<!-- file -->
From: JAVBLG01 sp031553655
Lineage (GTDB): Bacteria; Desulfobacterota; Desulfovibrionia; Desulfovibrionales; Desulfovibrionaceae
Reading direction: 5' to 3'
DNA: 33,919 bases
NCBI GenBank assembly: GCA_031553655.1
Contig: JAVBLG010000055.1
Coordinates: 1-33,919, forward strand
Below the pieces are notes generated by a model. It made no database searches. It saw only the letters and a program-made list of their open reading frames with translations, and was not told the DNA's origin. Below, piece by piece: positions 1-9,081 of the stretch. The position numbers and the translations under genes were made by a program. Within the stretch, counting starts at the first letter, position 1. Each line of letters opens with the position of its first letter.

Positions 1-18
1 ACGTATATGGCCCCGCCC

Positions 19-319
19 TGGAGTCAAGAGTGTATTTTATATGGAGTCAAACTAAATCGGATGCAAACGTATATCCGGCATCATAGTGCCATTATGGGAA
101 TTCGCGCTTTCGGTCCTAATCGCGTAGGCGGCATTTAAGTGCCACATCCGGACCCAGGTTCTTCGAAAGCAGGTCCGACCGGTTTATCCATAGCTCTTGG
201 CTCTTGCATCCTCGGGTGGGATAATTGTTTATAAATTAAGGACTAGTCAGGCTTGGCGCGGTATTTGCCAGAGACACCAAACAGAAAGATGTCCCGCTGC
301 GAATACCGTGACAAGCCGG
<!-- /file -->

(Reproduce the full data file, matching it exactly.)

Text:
From: JAVBLG01 sp031553655
Lineage (GTDB): Bacteria; Desulfobacterota; Desulfovibrionia; Desulfovibrionales; Desulfovibrionaceae
Reading direction: 5' to 3'
DNA: 33,919 bases
NCBI GenBank assembly: GCA_031553655.1
Contig: JAVBLG010000055.1
Coordinates: 1-33,919, forward strand
Below the pieces are notes generated by a model. It made no database searches. It saw only the letters and a program-made list of their open reading frames with translations, and was not told the DNA's origin. Below, piece by piece: positions 1-9,081 of the stretch. The position numbers and the translations under genes were made by a program. Within the stretch, counting starts at the first letter, position 1. Each line of letters opens with the position of its first letter.

Positions 1-18
1 ACGTATATGGCCCCGCCC

Positions 19-319
19 TGGAGTCAAGAGTGTATTTTATATGGAGTCAAACTAAATCGGATGCAAACGTATATCCGGCATCATAGTGCCATTATGGGAA
101 TTCGCGCTTTCGGTCCTAATCGCGTAGGCGGCATTTAAGTGCCACATCCGGACCCAGGTTCTTCGAAAGCAGGTCCGACCGGTTTATCCATAGCTCTTGG
201 CTCTTGCATCCTCGGGTGGGATAATTGTTTATAAATTAAGGACTAGTCAGGCTTGGCGCGGTATTTGCCAGAGACACCAAACAGAAAGATGTCCCGCTGC
301 GAATACCGTGACAAGCCGG